That was back in 2009 and this will be our sixth year leading the “Road to Recovery” tour.
We feel our work is not only about good business, but also about improving lives. And we were really able to do that in this example and we’re still excited about it to this day. And the amount of return we’ve seen for this bank and for their customers has been amazing.
"We feel our work is not only about good business, but also about improving lives."
Our mantra is driving “Belief through Experience.”
Belief is such a powerful word. Think about it… “What do you believe in?” For our clients, we strive to drive believe in a certain message, a set of values, a mission statement, a business strategy, or even employees themselves. A lot of times, unpacking what that word “belief” means takes a lot of time. But if you really do it well, it can be very profound and impactful. In the earlier banking example, we drove belief for those people so they could keep their homes and keep their families intact.
"A lot of times, unpacking what that word 'belief' means takes a lot of time. But if you really do it well, it can be very profound and impactful."
One of the things that really sticks out to me is the desire and ability to access information and people unlike ever before. In the past, whether it was a brand, a thought leader, or certain experts it was a challenge to truly connect. Now, you can do so very quickly.
For instance, when Serena Williams loses at the US Open, you can literally tweet her and say, “Serena, I am so sorry you just lost.” And if she’s up for it, she may say, “Thank you for your feelings.” That’s crazy!
"In the past, whether it was a brand, a thought leader, or certain experts it was a challenge to truly connect. Now, you can do so very quickly."
Or if you’re a consumer and want to connect with one of the top executives at IKEA and say, “Wow, I’m so excited for your new store to open,” in the past, it was, “Gosh, how do I connect with them?” Now, we have all these tools and platforms that are there to provide not only access to people, but also access to invaluable information.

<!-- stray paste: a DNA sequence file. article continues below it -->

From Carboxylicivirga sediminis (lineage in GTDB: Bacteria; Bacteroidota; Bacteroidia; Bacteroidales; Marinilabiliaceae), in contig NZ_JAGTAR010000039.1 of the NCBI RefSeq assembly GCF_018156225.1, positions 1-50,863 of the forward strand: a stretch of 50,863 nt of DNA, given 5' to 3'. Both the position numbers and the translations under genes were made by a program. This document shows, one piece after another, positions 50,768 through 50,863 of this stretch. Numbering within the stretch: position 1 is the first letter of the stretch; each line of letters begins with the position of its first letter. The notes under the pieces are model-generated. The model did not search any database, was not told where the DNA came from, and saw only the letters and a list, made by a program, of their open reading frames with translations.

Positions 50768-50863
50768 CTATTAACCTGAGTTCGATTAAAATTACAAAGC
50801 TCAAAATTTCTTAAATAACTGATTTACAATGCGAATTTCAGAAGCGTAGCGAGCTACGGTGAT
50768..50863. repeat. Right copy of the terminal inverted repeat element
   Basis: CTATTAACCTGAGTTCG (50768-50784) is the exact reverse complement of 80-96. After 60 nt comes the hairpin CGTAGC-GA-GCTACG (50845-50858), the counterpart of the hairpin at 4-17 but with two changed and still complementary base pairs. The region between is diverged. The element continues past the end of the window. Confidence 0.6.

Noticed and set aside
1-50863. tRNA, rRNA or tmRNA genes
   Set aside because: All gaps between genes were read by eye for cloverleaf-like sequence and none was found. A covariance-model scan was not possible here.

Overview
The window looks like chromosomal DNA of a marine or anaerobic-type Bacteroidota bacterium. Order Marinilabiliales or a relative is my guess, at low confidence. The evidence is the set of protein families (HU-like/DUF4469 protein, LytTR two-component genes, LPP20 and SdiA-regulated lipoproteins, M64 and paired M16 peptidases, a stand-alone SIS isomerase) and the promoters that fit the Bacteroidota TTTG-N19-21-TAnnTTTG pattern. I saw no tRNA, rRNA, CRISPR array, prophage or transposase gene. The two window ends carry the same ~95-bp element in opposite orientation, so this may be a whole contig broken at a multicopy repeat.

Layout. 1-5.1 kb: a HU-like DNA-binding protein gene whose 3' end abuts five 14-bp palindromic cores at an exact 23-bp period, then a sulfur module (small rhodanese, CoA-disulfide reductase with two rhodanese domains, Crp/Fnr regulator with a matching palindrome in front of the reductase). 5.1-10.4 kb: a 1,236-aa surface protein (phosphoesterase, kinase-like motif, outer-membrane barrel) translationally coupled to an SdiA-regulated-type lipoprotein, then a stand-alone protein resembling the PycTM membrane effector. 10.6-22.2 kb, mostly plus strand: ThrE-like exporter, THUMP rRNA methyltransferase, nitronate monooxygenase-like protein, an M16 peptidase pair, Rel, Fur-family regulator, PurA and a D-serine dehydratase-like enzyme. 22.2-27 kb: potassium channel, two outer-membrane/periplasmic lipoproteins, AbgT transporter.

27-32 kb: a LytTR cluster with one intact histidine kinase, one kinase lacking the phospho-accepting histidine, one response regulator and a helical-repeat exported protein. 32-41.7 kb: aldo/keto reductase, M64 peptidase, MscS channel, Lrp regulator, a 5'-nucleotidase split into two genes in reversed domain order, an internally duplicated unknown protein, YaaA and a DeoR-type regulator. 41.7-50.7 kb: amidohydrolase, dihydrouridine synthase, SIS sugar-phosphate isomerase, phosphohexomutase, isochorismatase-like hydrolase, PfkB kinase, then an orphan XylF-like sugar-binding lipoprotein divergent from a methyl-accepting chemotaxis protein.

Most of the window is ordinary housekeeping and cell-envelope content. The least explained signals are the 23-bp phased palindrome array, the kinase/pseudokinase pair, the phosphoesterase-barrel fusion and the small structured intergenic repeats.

Now, because of everything that we have at our fingertips, the next phase is really “How do I sort through all that information?”
Our work focused primarily on internal stakeholders. Those internal stakeholders include employees, dealers, and franchisees.
It’s a slightly different focus when you’re communicating with people who are not necessarily your end-to-end consumer, but the person who may be impacting that end customer. To that end, when it comes to struggling to cut through that clutter, a lot of times, the initial challenge is that brands don’t truly know who they need to communicate with. And if they do know who they are, they don’t know what motivates them. Once you tackle those issues, you can now relevantly focus on the communication itself and begin the task of making your complex subject more easily digestible.
CPG implements its innovation solutions like Idea Kitchen and Leaders Lab to meaningfully engage internal stakeholders.
A lot of folks don’t know how to tell their story in a relatable way. When you condense a story that’s really complex and break it down into something simple and beautiful, it’s really powerful.